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I also added a ground buss. The negative wires go from instrument to instrument and some have two or three negative wires coming off the back of an instrument.  I would rather run one wire to a ground buss and then run a wire to each instrument from the buss.

Kill Switch

Added kill switch:

I wanted to add a lanyard kill switch to make the boat safer.  Up until now it had just a key start switch. But experience and accident studies have shown that when a person falls overboard the engine doesn't stop and the boat runs over them. The soultion is a switch with a lanyard attached to the operator that kills the engine if the operator falls down or overboard or away from the helm.  Location was easy, it had to be close to the start switch.  But on this boat there isn't much room on the dash near the start switch.  I had to modify the casing on the kill switch to fit it into the area just to the left of the start switch.  The kill switch goes into the hot lead from the start switch to the battery.  It simply disconnects the power to the start switch.   

Changed insulation inside engine cover.Insulation

I was not happy with the insulation I installed on the inside of the engine cover. It was too thick and constantly snagged on the alternator and distributor when removing or replacing the cover.  I had been looking for a replacement that was  thinner but just as effective. I found that the type of insulation used on windows to reflect heat from the sun works well.  This is also used on piping and ducting to retain heat and reduce noise. I does not appear to make any difference in noise of the engine as compared to the other insulation.  It is thinner and doesn't catch on engine parts.  The brand is Reflectix but there are other similar brands. I bought it at Home Depot and it is available in different size rolls. I stapled it to the inside of the cover with monel stainless staples.

Re-covering seats.  The vinyl on the seats is already starting to crack and fray and needs to be replaced. The vinyl also getsd dirty and is almost impossible to clean.  The dirt is ingrained in the vinyl.  nothing seems to get it out except scrubbing with a stiff brush which damges the vinyl.

Installed VHF radio. Once I had put in a fuse block and negative buss, it was easy to wire in the power to the VHF radio. I installed it on the dash where it can be easily reached by the operator and the LED screen can be easily read.

Replace tachometer:  The tach is erratic and needs to be replaced.  I bought a new boat dash with all the instruments, I found in a thrift store. It appears to have never been used. The instruments are new and Faria (the brand on the Sea Ray).  The tach is the same size as the original and has a similar appearance.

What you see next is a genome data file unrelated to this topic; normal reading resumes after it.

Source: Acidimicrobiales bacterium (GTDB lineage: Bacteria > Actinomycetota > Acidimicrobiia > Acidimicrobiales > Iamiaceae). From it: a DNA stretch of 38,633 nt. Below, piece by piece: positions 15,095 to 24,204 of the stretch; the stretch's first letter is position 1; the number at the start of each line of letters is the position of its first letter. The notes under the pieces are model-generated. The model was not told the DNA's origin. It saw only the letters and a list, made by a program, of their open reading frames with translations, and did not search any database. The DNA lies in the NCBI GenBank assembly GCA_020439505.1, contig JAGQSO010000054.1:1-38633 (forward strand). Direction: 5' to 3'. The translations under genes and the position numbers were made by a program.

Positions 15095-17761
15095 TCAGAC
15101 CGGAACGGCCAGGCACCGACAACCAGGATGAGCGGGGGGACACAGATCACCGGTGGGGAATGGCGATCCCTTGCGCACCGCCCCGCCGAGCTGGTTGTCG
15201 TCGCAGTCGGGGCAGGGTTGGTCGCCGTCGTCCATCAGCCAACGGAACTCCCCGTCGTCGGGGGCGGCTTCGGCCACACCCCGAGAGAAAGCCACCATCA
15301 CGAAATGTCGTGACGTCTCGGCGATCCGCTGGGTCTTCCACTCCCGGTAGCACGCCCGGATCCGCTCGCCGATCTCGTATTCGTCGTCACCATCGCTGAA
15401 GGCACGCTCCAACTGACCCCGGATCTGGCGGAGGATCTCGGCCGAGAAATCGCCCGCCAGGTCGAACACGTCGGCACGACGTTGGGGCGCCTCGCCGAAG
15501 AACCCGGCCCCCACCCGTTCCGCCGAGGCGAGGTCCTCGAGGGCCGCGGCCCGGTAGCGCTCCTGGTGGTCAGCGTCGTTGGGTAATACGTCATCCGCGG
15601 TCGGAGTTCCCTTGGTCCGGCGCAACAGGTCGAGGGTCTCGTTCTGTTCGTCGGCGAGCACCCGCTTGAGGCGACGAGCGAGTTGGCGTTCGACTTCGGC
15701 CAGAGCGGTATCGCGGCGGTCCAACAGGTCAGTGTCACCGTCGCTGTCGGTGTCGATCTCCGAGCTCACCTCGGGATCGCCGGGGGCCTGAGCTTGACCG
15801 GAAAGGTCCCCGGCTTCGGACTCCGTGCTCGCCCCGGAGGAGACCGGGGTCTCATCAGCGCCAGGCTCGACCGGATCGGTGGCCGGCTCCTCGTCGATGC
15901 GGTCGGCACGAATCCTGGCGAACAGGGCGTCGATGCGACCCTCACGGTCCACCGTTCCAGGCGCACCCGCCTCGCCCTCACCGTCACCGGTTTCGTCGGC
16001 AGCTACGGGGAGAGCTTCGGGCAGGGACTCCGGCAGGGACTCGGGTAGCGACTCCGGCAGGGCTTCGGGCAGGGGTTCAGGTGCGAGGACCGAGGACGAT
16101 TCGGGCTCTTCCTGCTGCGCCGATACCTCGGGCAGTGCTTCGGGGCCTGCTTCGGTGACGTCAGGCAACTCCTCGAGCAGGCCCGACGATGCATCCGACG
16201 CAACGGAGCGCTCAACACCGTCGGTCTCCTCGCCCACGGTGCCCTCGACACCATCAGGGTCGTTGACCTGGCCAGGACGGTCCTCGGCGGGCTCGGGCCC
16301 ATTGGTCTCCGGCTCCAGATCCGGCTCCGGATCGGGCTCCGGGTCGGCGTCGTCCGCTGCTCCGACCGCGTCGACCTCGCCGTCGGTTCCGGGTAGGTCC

Rear Seats

Replaced Rear Seats: I was not happy with the rear seats. They were constantly soaking up water.  The back bolsters were uncomfortable.  So I tossed out the cushions and replaced them with bucket seats from Temptress in Texas.  I had to build a platform to mount them on, but the are very comfortable. The backs fold down which gives access to the battery and battery switch, and the seats can be removed to get at the engine for service.

2018.  This Spring at first startup the engine was leaking water.  After a carefull examination the block was cracked, and the area around some of the head bolts, and the head bolts themselves, had rusted out after 46 years.  So engine needs to be replaced.  Choices are:

Complete new engine.  Different size and make?

Remanufactured engine:  same engine just all new parts:

Long Block and use parts from old engine.

Convert to Outboard:  Requires major changes to the transom, and buying an outboard.

Replace in kind.  Find a running Mercruiser 165 that the owner wants to sell. This was the least expensive but arguably the most difficult.  There are lots of GM 250s available as truck engines, but then they have to be marinized, raising the cost to that of a rebuilt engine.  There are some available that have been taken out of their existing boat for whatever reason, but usually because there is something wrong.  After about 6 months of searching I found one that the boat owner was swapping out for twin outboards. But it was in good running condition. Then I hired a marine repair service to install it.  Handed them the boat in October.  The total cost will be around $3K but that is still far less than the other choices which all come in at $5-$6K.  Plus for that price they are overhauling the sterndrive too.  It was due for an overhaul. Also this engine has a closed cooling system with a heat exchanger which is good if I decide to run it in saltwater. 

2019.  April. Finally got the boat back with the engine installed and running.  Total cost just north of $4k, but that was because I had them service the stern drive, and do some other service on the boat.